Celebrating Britain's 101 Most Influential Asians 2021

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Anoushka Shankar


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SOMETIMES from the depths of despair, artists find a creative outlet which forces them to take chances and expose their own vulnerability.

That Anoushka Shankar did this with her latest release, Love Letters is a triumph of artistic enterprise. Pandit Ravi Shankar’s protégé has long stepped out of her late father’s illustrious shadow – but 2020 seemed to mark another turning point on both a professional and personal level for the sitar icon.

Her album Love Letters was nominated for a Grammy in the Best Global Music Album category. Composed after the break-up of her sevenyear marriage to British film director Joe Wright, it is an album about healing, finding the light in darkness and stepping out into the world again with a renewed sense of hope and optimism.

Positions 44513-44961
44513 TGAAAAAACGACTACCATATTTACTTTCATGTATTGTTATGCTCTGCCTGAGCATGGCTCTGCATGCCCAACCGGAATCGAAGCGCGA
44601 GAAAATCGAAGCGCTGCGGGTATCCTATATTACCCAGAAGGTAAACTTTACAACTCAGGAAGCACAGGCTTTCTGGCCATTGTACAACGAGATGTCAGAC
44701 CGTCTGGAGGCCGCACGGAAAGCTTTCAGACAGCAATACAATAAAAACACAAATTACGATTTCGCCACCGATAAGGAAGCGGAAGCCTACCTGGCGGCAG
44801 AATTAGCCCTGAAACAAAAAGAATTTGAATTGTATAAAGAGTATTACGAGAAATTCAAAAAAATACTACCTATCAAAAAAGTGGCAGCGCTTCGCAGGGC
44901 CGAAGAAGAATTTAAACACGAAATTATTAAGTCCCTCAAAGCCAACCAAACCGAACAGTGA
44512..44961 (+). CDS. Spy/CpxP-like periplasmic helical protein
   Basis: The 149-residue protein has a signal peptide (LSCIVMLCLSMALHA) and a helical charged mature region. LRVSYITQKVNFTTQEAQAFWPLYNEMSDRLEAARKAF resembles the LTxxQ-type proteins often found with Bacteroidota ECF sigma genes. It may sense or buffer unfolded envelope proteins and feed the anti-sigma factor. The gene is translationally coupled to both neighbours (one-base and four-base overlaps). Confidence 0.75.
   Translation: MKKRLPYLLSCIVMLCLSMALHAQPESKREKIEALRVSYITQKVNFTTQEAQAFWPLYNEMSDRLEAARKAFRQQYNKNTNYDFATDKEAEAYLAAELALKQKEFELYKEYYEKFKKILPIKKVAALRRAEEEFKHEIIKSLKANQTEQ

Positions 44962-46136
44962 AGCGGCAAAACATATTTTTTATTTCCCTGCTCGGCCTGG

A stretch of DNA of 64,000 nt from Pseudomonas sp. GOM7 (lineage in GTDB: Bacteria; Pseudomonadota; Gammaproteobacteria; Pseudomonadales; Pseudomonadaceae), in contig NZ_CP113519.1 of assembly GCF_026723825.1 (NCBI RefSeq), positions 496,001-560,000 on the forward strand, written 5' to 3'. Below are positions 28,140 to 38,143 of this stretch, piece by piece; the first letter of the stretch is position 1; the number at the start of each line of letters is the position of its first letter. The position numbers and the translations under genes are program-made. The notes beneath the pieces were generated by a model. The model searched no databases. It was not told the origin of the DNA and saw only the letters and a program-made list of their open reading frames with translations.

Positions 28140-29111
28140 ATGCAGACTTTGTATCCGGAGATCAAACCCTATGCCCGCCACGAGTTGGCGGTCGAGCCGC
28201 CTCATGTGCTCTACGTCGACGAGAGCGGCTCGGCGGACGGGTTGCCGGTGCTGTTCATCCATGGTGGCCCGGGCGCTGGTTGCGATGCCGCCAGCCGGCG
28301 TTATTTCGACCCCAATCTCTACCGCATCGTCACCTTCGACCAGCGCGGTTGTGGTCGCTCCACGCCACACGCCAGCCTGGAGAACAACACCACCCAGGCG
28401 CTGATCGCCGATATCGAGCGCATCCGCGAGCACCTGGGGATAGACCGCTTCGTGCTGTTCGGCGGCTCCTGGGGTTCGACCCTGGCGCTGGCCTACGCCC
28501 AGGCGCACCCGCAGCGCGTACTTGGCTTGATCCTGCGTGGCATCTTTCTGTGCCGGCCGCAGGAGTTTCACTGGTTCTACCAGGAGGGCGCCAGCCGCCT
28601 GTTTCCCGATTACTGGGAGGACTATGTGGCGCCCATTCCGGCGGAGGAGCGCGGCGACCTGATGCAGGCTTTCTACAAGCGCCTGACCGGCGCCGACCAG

Moving to the new record label, Mercury KX, she told her new producers about one of the six emblematic tracks Lovable: “Am I still lovable, if you stop loving me? Am I enough, if you don’t want me? It’s the voice of that raw, aching, vulnerability inside us, the one we rarely articulate.”

This profile was written before the Grammys themselves in March but her pride in producing something which has touched so many was bolstered by news that she was being invited by The Grammys themselves to contribute to a composition celebrating the 50th anniversary of the classic Marvin Gaye track, Mercy, Mercy Me (The Ecology), along with others. The interpretations were scheduled to kick off The Grammys on March 14 in a ceremony that would be partially virtual.

Her nomination was announced in November last year and it was reported that she was at home in London about to eat dinner with her two sons, aged nine and five when her phone started tingling.

“My kids gave me five

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